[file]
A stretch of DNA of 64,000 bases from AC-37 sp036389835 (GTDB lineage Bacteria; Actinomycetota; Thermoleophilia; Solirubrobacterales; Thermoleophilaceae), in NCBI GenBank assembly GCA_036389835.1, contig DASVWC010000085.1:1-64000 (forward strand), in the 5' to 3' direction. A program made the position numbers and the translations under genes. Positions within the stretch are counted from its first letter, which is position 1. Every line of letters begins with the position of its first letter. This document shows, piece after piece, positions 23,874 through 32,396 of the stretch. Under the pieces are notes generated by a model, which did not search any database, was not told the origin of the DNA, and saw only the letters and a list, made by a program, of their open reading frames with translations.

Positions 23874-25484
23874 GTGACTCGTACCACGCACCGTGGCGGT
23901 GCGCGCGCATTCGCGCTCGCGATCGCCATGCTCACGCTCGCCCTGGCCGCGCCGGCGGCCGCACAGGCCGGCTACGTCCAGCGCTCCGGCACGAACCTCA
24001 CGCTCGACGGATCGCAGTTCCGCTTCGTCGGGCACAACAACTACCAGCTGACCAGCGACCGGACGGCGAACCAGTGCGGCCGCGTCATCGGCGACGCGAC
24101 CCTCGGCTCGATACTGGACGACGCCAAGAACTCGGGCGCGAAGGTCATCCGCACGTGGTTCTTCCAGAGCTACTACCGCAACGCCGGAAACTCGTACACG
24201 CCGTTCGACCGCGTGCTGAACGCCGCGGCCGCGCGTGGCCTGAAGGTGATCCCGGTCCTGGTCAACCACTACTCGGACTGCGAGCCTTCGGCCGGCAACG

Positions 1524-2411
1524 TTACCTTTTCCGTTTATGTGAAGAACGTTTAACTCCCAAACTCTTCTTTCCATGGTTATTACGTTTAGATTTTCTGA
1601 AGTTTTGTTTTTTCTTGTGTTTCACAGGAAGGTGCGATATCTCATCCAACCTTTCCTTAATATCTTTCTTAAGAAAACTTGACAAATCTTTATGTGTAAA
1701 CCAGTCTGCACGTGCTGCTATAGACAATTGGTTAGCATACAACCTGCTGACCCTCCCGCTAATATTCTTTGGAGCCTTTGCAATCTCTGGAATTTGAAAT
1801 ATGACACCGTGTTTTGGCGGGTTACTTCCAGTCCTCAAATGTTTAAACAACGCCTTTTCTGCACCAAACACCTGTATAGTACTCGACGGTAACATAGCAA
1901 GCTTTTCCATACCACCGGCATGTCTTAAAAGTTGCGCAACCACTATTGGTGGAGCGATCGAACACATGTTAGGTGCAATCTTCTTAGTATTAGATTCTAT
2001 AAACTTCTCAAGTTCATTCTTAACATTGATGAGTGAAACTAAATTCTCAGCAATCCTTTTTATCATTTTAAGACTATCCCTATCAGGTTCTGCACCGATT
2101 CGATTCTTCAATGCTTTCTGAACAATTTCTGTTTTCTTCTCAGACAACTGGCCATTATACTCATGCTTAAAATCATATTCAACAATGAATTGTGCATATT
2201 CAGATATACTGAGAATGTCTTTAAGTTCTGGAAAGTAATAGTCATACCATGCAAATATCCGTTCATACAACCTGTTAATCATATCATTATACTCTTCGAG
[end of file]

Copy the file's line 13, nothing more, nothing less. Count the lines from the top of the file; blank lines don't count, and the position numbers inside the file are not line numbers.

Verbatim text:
1901 GCTTTTCCATACCACCGGCATGTCTTAAAAGTTGCGCAACCACTATTGGTGGAGCGATCGAACACATGTTAGGTGCAATCTTCTTAGTATTAGATTCTAT